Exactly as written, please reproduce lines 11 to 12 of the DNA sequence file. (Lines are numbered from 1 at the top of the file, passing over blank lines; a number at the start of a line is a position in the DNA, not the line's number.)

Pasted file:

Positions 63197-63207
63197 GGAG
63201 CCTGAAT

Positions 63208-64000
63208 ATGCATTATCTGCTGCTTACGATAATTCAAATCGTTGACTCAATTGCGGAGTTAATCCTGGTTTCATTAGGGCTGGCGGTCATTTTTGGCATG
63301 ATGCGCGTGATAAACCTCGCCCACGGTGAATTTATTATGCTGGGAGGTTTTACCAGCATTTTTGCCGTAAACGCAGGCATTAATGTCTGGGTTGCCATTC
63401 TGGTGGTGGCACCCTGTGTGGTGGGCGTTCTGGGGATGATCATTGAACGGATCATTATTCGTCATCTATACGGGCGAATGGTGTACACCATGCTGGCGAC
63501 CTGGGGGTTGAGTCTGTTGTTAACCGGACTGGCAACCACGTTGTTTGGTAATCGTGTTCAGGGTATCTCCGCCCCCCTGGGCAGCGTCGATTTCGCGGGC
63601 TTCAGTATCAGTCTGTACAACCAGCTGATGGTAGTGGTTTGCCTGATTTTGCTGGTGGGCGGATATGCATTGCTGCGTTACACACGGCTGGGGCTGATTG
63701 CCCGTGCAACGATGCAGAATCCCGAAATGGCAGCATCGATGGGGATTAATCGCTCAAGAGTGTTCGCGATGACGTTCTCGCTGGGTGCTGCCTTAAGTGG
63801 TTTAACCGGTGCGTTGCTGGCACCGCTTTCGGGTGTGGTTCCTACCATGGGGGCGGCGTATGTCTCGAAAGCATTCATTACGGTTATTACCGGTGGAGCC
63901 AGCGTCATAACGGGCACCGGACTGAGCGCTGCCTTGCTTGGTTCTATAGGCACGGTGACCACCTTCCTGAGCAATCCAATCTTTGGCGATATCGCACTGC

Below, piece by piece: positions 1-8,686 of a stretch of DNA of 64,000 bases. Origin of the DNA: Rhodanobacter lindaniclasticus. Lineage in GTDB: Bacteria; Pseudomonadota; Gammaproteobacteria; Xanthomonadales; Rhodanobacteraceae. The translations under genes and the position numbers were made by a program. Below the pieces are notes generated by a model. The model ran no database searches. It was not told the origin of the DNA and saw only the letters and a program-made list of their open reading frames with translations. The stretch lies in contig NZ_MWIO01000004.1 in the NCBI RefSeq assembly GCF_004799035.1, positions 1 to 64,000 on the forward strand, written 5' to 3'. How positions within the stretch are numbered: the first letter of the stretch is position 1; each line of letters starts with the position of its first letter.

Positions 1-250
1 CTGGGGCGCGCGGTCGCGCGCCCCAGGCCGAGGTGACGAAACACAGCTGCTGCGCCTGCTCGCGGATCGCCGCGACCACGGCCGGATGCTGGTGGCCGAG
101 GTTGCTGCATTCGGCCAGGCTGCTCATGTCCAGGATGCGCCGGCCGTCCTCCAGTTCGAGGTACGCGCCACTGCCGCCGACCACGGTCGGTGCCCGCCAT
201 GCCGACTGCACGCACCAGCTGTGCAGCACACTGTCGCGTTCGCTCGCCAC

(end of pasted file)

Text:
63801 TTTAACCGGTGCGTTGCTGGCACCGCTTTCGGGTGTGGTTCCTACCATGGGGGCGGCGTATGTCTCGAAAGCATTCATTACGGTTATTACCGGTGGAGCC
63901 AGCGTCATAACGGGCACCGGACTGAGCGCTGCCTTGCTTGGTTCTATAGGCACGGTGACCACCTTCCTGAGCAATCCAATCTTTGGCGATATCGCACTGC